On the road - BMW 3 series

Flame surfacing – not a description of a catastrophic oilfield blow-out but a term BMW used to describe its car design's fresh direction

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Last Updated: 31 Aug 2010

Flame surfacing – not a description of a catastrophic oilfield blow-out but a term BMW used to describe the fresh direction its car design took with the big 7-Series saloon, the Z4 sports car, X3 4x4, 5-Series saloon and 1-Series hatchback that followed. So controversial has this new look proved that a 'Stop Chris Bangle' website has been set up to agitate for the removal of BMW's design director. At the time of writing, it had collected nearly 12,000 signatures.

Still, resistance has weakened and BMW's rising sales suggest many like Bangle's designs. But BMW has been a little less adventurous in the 3-Series. This model is its best seller by far and one whose design would have been frozen when calls for Bangle's head reached their peak. The new 3 shares its surface language – car designer-speak to describe the sculptural style of a car – with its new-wave brothers, but your eye will be less troubled by its contours.

Which frees us to check how the rest of it stacks up. And the answer is extremely well. When buying a 3-Series, you face a multiple choice of engines. There are four – with three more to come – but unless you're keen to hit 155mph and scorch to 60mph in just over six seconds, which is what the range-topping 258bhp, six cylinder 330i manages (it costs £28,445), I'd suggest the four-cylinder 161bhp 320d. This is cheaper at £22,890 and, being a turbodiesel, will cost less to run.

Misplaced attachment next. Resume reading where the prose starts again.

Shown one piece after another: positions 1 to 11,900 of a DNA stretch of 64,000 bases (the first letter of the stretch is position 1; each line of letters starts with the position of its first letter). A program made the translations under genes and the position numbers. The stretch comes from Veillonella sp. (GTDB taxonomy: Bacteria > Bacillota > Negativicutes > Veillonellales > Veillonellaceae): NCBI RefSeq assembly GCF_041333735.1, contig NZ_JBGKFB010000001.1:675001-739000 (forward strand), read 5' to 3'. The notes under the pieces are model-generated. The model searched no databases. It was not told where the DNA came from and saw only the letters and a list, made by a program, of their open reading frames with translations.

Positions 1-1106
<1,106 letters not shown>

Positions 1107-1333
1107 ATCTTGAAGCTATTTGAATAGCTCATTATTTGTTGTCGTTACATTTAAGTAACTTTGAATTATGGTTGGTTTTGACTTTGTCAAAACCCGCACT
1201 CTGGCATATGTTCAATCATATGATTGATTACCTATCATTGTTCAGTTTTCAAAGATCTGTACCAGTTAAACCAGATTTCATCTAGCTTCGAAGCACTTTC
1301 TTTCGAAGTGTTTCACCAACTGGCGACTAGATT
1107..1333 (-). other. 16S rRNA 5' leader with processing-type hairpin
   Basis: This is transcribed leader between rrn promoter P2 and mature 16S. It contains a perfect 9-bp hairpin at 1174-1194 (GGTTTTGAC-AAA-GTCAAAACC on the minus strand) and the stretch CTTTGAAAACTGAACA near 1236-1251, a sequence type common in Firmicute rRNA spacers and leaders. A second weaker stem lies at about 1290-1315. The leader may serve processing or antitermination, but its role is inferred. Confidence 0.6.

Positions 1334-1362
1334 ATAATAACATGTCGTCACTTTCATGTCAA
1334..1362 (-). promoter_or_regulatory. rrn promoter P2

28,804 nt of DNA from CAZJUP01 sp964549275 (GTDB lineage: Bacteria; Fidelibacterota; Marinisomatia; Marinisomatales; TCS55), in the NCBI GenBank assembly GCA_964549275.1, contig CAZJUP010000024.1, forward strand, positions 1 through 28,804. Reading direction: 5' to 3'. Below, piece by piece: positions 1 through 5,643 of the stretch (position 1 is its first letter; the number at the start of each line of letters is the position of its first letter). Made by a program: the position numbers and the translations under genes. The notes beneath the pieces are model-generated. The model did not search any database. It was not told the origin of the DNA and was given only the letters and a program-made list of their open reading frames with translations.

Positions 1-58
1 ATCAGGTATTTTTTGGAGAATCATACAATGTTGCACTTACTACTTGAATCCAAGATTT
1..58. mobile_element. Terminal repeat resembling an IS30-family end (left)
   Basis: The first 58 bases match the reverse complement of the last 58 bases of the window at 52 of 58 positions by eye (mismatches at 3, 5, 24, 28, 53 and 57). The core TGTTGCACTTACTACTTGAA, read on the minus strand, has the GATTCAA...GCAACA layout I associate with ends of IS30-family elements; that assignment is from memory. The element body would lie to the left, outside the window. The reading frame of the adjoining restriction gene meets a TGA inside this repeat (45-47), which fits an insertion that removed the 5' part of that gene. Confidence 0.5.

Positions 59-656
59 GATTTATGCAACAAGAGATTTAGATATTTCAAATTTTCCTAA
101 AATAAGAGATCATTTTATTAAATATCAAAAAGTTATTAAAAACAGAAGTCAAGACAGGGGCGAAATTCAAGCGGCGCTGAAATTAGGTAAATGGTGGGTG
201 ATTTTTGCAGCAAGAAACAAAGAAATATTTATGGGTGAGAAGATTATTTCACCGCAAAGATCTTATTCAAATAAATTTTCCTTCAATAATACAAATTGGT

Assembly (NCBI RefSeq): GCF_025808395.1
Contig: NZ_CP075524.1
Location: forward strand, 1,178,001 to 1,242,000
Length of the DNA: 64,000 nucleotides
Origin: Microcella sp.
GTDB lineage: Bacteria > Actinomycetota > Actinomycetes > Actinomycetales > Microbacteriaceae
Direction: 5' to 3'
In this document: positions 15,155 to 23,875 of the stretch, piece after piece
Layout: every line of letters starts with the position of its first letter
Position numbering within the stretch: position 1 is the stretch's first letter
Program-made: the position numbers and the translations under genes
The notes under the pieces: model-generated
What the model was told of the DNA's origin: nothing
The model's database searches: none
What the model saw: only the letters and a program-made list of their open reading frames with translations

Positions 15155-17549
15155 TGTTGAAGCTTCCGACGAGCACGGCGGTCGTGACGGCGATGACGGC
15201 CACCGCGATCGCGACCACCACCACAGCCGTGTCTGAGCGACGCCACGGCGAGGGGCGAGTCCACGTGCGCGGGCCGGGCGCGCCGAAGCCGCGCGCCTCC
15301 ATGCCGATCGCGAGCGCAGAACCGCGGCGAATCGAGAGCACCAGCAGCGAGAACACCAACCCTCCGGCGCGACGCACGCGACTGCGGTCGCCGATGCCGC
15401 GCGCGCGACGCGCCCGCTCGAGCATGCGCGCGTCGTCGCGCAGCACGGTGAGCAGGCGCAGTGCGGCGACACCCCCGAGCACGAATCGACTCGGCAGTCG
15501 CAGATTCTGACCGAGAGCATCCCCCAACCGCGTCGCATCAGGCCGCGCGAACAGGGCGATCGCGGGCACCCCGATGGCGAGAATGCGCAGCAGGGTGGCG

Although it employs the same propellant as most taxis – diesel – it's a civil device, free of rattling vibrations. You hardly suffer on the performance front either: this car will do the sprint to 60mph in 8.3 seconds, run to 140mph, and turn in close to 50mpg. As such performance and the BMW badge imply, this is a mildly sportif motor. A highly adjustable driving position lets you feel confidently in control, while steering wheel and pedals move with satisfying precision, even if the gear lever is a slightly unwilling accomplice.

BMW's engineers claim a body shell 25% more rigid than the past model's, and besides improving crash performance, this also enables the suspension to function more effectively. The result is a car that not only corners with an unlikely combination of zeal, athleticism, poise and decorum, but allows you to enjoy the experience too.

And it makes excellent transport. It's comfortable, quiet, rides rough surfaces better than any car in its class, and provides a tasteful interior. True, the hooded binnacle housing the infotainment screen (for stereo, satellite navigation and more) is ugly, but the rest of the cabin has modernist flourishes decidedly less controversial than a flame-surfaced bonnet.

Like the previous 3-Series, this is pretty much the best-in-class, a position the previous model had barely relinquished in its final months. If there's a criticism, you could say the 3-Series formula – this is the fifth generation – is getting a bit samey. But it must be right – this pricey car is often one of the nation's top 10 best-sellers.

SPECIFICATION

Price £22,890 (BMW 320d)

Max power 161 bhp

Max torque 251 lb ft

Max speed 140 mph

0-62 mph 8.3 sec

Fuel consumption 49.6 mpg

Emissions 153 g/km

RIVALS

Audi A4 2.0 TDI £21,340

Facelifted with a bold grille and refinements, but not enough to head off the (pricier) BMW.

Mercedes C 220 Cdi Classic £24,915

Much better for its recent facelift. More focused on comfort than the BMW – and pricier.

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